.BR $XDG_CONFIG_HOME/dpkg/buildflags.conf " or " $HOME/.config/dpkg/buildflags.conf
User configuration file.
There are 2 sets of environment variables doing the same operations, the
first one (DEB_\fIflag\fP_\fIop\fP) should never be used within
\fBdebian/rules\fP. It's meant for any user that wants to rebuild the
source package with different build flags. The second set
(DEB_\fIflag\fP_MAINT_\fIop\fP) should only be used in \fBdebian/rules\fP
by package maintainers to change the resulting build flags.
.BI DEB_ flag _SET
This variable can be used to force the value returned for the given
.BI DEB_ flag _STRIP
This variable can be used to provide a space separated list of options
that will be stripped from the set of flags returned for the given
This variable can be used to append supplementary options to the value
returned for the given \fIflag\fP.
This variable can be used to prepend supplementary options to the value
returned for the given \fIflag\fP.
This variable can be used to disable/enable various hardening build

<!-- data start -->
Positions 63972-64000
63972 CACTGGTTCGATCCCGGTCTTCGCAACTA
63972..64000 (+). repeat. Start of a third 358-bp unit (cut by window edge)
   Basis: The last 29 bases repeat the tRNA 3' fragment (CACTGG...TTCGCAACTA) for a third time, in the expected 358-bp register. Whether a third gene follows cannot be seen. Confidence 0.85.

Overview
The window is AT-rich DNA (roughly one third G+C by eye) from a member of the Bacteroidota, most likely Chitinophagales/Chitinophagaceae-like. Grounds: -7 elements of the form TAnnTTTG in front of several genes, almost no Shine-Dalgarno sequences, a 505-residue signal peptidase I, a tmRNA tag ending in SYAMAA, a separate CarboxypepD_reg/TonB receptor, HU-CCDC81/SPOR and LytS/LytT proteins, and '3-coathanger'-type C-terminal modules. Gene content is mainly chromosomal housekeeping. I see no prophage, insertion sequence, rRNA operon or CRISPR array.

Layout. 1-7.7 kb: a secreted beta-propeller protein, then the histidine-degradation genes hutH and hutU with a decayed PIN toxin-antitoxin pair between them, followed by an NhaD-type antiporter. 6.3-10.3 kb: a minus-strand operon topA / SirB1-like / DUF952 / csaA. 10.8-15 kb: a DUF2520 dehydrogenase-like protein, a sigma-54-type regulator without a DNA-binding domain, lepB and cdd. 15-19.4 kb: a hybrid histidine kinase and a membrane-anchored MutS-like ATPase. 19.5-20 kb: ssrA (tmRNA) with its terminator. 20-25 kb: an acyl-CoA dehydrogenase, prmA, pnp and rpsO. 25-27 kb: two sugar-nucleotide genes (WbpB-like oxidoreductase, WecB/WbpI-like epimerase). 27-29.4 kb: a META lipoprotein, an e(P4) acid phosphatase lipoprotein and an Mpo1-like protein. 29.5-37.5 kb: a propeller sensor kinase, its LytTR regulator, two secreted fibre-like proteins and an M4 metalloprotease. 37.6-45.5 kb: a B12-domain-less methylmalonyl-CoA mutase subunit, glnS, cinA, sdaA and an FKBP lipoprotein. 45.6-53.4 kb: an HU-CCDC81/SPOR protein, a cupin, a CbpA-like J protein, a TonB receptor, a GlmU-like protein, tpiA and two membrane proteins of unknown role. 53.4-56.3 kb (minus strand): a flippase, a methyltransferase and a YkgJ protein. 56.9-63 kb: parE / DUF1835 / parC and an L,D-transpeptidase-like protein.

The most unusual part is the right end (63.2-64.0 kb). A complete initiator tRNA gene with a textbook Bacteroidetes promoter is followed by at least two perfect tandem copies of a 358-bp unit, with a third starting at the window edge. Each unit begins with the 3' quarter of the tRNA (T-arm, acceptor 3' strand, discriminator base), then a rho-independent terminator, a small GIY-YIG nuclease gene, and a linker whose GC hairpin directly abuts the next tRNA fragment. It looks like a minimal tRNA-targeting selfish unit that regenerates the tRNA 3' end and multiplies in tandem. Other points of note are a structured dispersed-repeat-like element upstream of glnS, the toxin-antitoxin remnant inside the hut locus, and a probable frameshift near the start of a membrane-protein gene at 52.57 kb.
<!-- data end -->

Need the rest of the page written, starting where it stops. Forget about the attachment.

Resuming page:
flags through the \fBhardening\fP option. See the \fBHARDENING\fP section
for details.
Several compile-time options (detailed below) can be used to help harden
a resulting binary against memory corruption attacks, or provide
additional warning messages during compilation. Except as noted below,
these are enabled by default for architectures that support them.
Each hardening feature can be enabled and disabled in the
\fBDEB_BUILD_MAINT_OPTIONS\fP environment variable's \fBhardening\fP
value with the "+" and "\-" modifier. For example, to enable the
"pie" feature and disable the "fortify" feature you can do this
in \fBdebian/rules\fP:
export DEB_BUILD_MAINT_OPTIONS=hardening=+pie,\-fortify
The special feature \fBall\fP can be used to enable or disable all
hardening features at the same time. Thus disabling everything and